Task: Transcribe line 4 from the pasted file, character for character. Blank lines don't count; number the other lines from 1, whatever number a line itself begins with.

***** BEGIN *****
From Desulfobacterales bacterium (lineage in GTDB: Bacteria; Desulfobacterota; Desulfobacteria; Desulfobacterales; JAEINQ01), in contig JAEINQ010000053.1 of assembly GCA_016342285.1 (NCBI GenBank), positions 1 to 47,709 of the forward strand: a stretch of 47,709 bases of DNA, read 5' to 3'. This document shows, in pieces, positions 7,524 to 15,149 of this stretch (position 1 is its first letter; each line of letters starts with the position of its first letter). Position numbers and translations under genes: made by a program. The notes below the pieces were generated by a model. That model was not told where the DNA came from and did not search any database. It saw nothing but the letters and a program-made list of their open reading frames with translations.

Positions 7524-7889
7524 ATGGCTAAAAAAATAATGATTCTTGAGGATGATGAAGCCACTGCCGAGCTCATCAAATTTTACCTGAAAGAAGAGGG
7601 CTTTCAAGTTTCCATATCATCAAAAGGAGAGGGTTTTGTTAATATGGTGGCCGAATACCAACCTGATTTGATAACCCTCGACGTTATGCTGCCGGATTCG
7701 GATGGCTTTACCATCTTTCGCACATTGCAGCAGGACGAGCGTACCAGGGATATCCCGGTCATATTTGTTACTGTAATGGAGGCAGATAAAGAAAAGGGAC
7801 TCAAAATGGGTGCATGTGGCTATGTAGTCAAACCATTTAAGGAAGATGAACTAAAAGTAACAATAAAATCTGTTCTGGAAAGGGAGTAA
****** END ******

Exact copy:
7601 CTTTCAAGTTTCCATATCATCAAAAGGAGAGGGTTTTGTTAATATGGTGGCCGAATACCAACCTGATTTGATAACCCTCGACGTTATGCTGCCGGATTCG